Sunday, August 10, 2008

Nonprofits and Cultural Heritage

Arts, Inc.

While reading Bill Ivey's Arts, Inc.: How Greed and Neglect Have Destroyed Our Cultural Rights for ARLIS/NA Reviews, I was particularly stuck by this passage (pp. 45-47):

“Most of America’s twentieth-century culture was produced by for-profit arts industries, and much of our cultural heritage has been no better treated than assets such as buildings and furniture. But what about the network of orchestras, dance companies, theaters, and opera companies—organizations that grew up on the nonprofit side of America’s cultural playing field? And what about libraries, archives, and personal collections—have they managed to serve the public interest by preserving intangible heritage and making it available to citizens? When it comes to preserving work they create, nonprofits haven’t done very well, and our underfunded public and private archives have struggled to keep up with expanding collections, expensive technologies, and an increasingly burdensome intellectual property environment.

As record executive Dan Sheehy notes, tapes and films are “much more ephemeral than most other broad categories of human achievement,” and, although operating under public service charters, most nonprofit cultural organizations have simply never had the resources required to adequately manage historical materials generated by their own work. Often boxed in by restrictive union regulations, orchestras, opera companies, and nonprofit theatrical production companies have often found it difficult or impossible to legally memorialize their own work. Even when recordings of productions are generated, it’s far too costly for the typical nonprofit to maintain archives of those film or tape recordings that can be authorized. Consider that the New York Philharmonic generates fifteen hours of new recordings each week; multiply that total by the two hundred or so orchestras that archive their own work, and add the fields of dance and theater, and the scope of the ongoing preservation challenge emerges.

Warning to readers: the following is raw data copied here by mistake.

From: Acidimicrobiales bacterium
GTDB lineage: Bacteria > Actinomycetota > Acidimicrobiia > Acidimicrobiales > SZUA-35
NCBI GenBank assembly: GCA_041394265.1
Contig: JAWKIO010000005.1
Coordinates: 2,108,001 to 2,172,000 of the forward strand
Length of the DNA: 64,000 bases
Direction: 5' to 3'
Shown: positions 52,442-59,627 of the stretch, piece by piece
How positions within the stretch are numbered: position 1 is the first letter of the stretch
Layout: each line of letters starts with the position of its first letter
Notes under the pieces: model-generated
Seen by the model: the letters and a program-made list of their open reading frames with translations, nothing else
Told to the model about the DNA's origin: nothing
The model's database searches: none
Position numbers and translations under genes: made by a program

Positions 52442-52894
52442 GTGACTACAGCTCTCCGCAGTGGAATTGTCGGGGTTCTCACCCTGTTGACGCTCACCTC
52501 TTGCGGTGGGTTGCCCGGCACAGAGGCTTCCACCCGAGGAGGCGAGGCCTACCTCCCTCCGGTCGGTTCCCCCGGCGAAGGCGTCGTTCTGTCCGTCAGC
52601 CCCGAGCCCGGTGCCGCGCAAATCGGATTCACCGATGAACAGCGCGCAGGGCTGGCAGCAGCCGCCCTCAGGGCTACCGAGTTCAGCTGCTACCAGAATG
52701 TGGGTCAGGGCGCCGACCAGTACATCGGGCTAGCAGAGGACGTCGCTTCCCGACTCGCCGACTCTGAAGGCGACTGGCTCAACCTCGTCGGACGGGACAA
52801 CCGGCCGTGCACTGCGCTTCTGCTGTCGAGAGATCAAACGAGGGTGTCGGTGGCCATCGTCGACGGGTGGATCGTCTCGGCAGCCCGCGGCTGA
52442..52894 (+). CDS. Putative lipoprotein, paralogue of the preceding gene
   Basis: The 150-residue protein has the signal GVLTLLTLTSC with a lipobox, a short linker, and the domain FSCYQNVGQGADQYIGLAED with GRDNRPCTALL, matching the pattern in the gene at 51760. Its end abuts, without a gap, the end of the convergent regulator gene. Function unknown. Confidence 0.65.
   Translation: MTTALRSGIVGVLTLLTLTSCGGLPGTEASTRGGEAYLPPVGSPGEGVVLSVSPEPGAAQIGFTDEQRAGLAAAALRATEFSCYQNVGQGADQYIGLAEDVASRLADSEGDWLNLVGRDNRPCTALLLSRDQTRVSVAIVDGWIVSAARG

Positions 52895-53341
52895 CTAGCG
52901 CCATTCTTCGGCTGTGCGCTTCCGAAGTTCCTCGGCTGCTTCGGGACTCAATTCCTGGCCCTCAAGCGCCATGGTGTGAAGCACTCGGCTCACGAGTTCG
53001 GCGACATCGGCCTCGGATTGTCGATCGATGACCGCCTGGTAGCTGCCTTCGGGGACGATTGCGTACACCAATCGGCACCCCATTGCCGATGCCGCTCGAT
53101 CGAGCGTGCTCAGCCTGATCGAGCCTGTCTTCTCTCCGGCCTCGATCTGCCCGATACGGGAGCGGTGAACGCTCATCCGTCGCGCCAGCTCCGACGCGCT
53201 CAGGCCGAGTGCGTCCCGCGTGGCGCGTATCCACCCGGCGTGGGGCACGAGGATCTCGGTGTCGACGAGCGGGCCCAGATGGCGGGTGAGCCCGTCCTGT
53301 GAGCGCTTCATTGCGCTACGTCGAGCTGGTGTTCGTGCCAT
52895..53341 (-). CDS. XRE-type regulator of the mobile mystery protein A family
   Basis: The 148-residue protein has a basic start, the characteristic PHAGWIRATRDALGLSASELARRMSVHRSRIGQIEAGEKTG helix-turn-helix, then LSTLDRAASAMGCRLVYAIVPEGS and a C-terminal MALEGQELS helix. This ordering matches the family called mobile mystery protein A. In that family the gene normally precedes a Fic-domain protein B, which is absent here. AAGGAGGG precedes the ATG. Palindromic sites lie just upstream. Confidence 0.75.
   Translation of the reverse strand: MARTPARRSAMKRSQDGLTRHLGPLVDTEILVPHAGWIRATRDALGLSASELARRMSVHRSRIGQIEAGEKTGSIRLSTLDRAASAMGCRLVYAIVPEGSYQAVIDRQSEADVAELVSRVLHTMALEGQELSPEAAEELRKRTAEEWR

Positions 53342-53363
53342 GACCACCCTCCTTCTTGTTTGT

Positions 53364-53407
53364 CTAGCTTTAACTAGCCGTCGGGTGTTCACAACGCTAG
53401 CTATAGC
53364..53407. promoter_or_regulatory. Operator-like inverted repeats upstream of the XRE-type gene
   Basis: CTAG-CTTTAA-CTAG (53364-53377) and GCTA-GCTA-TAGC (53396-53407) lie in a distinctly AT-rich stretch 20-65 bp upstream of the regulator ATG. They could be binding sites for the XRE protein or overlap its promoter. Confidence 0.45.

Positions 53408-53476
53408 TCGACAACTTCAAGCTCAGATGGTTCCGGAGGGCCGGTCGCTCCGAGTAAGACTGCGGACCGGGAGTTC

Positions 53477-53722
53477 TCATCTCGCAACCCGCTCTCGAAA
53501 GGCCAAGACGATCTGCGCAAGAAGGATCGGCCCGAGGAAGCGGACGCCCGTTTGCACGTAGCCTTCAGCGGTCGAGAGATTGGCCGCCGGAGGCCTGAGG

Even museums and historical societies, nonprofits with stated preservation and public access mandates, have done a far from optimal job of preserving creativity from the past. This is intangible heritage we’re talking about, sounds and images captured on discs, tapes, films, or hard drives that have value only because of their content. Museums and historical societies have had their hands full simply dealing with buildings, artifacts, and monuments—tangible things you can walk up and touch. In 2005 Heritage Preservation (a Washington-based heritage advocacy organization) surveyed 30,000 collections in museums, libraries, and archives and discovered that more than half had suffered damage from water or light and that ‘many institutions lack basic environmental controls that prevent photographs from losing color [and] keep rare books from crumbling to dust.’

Financial pressures have not only prevented museums from protecting collections; they have encouraged museums to continually look to their holdings as potential sources of income. Tight preservation budges mean that sometimes holdings are simply sold, usually after a committee has quietly declared them ‘surplus,’ arguing that the artworks don’t line up with core collection policies of the museum. New York Times art critic Michael Kimmelman pummeled the New York Public Library following the deaccessioning (sale) of the Asher B. Durand painting Kindred Spirits. Noting that little public debate had preceded Sotheby’s auction of the piece (which was purchased by the Arkansas-based Walton Family Foundation, of Wall-Mart fame), Kimmelman concluded that today, “in America, celebrity and money are the measuring sticks of cultural value.” Historical assets attached to nonprofits that aren’t in the culture business have fared even worse: witness the dismal handling of speeches, letters, and other documents by the Martin Luther King Jr. estate. After decades of attempting to earn royalties by licensing the civil rights leaders’ words, the King collection was on the verge of being liquidated by, you guessed it, Sotheby’s. (A consortium of Atlanta-based universities stepped in to acquire the King material at the last moment.) Although nonprofit status exists to serve the public interest, financial constraints, union policies, and contractual commitments have made it difficult for tax-exempt institutions to set a standard of preservation and access significantly better than what has evolved in for-profit arts industries."

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